Renting or owning high quality, low cost container homes is now a reality. Contact us today and let us find the best solution to fit your needs
While our main focus is on low-cost, high-volume solutions, building homes from shipping containers has become the lifestyle of the rich and famous. Below are some more exotic and pricey ideas that might serve as inspiration. Send us photos of your favorites and we will share them with our supporters.
Tiny homes have been a new trend all over the world, helping people live richer lives with less. Homes 4 the Homeless wants to supply such minimalist homes under 350 square feet because they are easier to finance, permit, build, deliver and maintain. A minimalist home allows the occupant to have more time to focus on the important things in life. For the homeless, it can be an important transition to financial independence. Statistics show that more than 18 million households — 1 in 6 — are paying more than half of their income on housing. Tiny homes help free up more finances for the finer things in life.
Homes 4 the Homeless loves the idea of tiny homes and apartments in helping the homeless transition to independence. Tiny homes can be a way to stay financially healthy. Our goal as a nonprofit is to identify housing and land that is available for the development of tiny rental apartments and transitional housing units. Rentals help lower the up-front costs of housing so we can quickly find a temporary housing solution for most people living on the streets. We also seek the donation of building supplies and furnishings to outfit these homes.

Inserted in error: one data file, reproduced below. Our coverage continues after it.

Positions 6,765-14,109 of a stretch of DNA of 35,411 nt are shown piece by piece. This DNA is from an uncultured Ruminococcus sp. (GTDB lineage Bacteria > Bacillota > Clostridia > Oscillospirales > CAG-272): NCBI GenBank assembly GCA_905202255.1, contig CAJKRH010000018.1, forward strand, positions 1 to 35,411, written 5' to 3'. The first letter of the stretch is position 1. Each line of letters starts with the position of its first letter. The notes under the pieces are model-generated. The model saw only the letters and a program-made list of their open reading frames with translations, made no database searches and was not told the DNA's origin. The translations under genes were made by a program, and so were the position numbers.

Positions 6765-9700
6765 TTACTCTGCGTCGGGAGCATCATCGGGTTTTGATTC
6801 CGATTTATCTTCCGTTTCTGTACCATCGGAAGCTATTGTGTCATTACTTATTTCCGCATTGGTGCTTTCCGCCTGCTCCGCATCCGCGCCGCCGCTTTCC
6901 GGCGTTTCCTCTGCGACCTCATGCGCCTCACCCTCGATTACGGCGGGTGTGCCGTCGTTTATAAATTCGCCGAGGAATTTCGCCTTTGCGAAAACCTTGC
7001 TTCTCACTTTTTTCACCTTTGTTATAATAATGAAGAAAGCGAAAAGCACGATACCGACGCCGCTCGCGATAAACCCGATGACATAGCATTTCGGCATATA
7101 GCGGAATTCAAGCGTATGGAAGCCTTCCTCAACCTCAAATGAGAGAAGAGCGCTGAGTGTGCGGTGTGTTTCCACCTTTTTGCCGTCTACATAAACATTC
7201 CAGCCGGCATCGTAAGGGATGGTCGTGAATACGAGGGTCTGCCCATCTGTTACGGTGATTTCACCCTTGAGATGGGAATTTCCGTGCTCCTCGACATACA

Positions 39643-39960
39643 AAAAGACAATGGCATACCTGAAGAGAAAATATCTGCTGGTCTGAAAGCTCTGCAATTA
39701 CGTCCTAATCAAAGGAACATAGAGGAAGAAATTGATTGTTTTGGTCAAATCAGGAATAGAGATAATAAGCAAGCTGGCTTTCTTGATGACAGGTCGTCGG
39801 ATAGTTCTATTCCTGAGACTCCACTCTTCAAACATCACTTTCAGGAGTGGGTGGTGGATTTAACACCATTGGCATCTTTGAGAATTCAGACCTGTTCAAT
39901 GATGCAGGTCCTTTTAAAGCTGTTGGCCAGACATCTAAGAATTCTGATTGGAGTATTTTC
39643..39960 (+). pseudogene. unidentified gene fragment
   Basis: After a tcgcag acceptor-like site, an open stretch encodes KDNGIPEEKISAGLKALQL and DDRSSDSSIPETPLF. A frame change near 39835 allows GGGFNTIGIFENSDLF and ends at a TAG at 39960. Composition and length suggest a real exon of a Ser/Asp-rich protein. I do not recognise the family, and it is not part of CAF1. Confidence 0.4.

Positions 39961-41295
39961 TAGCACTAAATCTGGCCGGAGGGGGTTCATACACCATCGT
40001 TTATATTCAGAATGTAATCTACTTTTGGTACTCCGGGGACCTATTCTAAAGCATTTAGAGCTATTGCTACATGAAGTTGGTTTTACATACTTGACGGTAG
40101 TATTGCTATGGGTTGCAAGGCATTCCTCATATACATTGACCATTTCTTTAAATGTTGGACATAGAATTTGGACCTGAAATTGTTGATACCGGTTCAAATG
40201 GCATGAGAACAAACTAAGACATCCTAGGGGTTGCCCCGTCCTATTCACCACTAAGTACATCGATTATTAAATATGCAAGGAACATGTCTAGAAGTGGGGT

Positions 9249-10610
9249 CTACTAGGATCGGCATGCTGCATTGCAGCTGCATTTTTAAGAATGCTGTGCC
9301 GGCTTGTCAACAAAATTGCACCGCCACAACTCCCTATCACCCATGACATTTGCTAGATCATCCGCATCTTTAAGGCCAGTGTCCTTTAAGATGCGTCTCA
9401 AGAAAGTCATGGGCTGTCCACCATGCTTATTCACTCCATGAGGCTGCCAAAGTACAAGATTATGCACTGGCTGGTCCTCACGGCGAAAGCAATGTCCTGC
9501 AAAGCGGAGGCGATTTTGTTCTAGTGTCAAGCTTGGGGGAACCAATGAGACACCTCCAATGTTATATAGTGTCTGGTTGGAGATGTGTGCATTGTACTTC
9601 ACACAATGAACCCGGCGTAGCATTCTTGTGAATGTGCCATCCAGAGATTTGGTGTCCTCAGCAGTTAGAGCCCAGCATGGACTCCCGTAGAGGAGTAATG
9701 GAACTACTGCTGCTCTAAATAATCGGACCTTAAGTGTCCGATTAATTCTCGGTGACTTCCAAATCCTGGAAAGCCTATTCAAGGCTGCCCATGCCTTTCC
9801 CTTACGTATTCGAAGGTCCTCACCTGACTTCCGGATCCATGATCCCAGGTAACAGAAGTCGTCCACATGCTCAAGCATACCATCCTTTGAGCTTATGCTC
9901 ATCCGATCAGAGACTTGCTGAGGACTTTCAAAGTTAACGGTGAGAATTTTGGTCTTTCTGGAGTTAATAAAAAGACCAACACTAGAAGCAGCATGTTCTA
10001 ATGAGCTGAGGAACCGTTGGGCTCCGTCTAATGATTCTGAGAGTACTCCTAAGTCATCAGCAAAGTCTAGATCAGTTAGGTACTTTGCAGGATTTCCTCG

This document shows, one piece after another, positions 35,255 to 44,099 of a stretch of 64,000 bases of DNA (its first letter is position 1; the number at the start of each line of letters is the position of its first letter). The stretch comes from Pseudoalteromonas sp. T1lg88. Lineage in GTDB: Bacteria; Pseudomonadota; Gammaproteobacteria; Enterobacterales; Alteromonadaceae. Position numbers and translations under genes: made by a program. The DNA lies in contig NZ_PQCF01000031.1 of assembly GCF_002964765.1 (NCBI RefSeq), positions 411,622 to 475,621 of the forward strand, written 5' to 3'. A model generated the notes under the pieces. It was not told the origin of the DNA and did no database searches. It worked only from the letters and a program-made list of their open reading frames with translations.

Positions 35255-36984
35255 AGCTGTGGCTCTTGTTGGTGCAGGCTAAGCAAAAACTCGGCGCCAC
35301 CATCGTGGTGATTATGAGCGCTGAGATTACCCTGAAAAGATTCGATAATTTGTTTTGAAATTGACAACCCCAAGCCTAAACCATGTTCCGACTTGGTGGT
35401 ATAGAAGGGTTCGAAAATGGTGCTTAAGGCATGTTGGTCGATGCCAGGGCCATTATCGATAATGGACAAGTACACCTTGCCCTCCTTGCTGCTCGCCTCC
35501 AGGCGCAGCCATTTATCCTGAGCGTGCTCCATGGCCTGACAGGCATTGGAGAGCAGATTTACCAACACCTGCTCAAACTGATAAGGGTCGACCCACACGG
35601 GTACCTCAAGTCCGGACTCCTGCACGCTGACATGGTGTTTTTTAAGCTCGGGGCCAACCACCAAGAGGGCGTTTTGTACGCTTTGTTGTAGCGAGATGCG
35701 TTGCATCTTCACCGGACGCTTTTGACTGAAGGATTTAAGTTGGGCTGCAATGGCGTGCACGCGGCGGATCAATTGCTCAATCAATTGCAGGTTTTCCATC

Tiny houses and tiny apartments, typically less than 400 square feet, are perfect for the use of shipping container homes. 89 percent of tiny house owners have less credit card debt than the average American. 60 percent of tiny house owners have no credit card debt at all. 55 percent of tiny house owners have more savings in the bank than the average homeowner. Two out of every five tiny house owners is over 50 years old. 68 percent of tiny house owners have no mortgage.
In 2013 the average home was 2,598 square feet. Back in 1983 they were only 1,725 square feet, an increase of over 50 percent. 144 tiny houses could fit inside a football field. 17, 424 tiny houses could fit inside Disneyland California. 2,020 tiny houses could fit on the Golden Gate Bridge. Statistics from the Tiny House Society.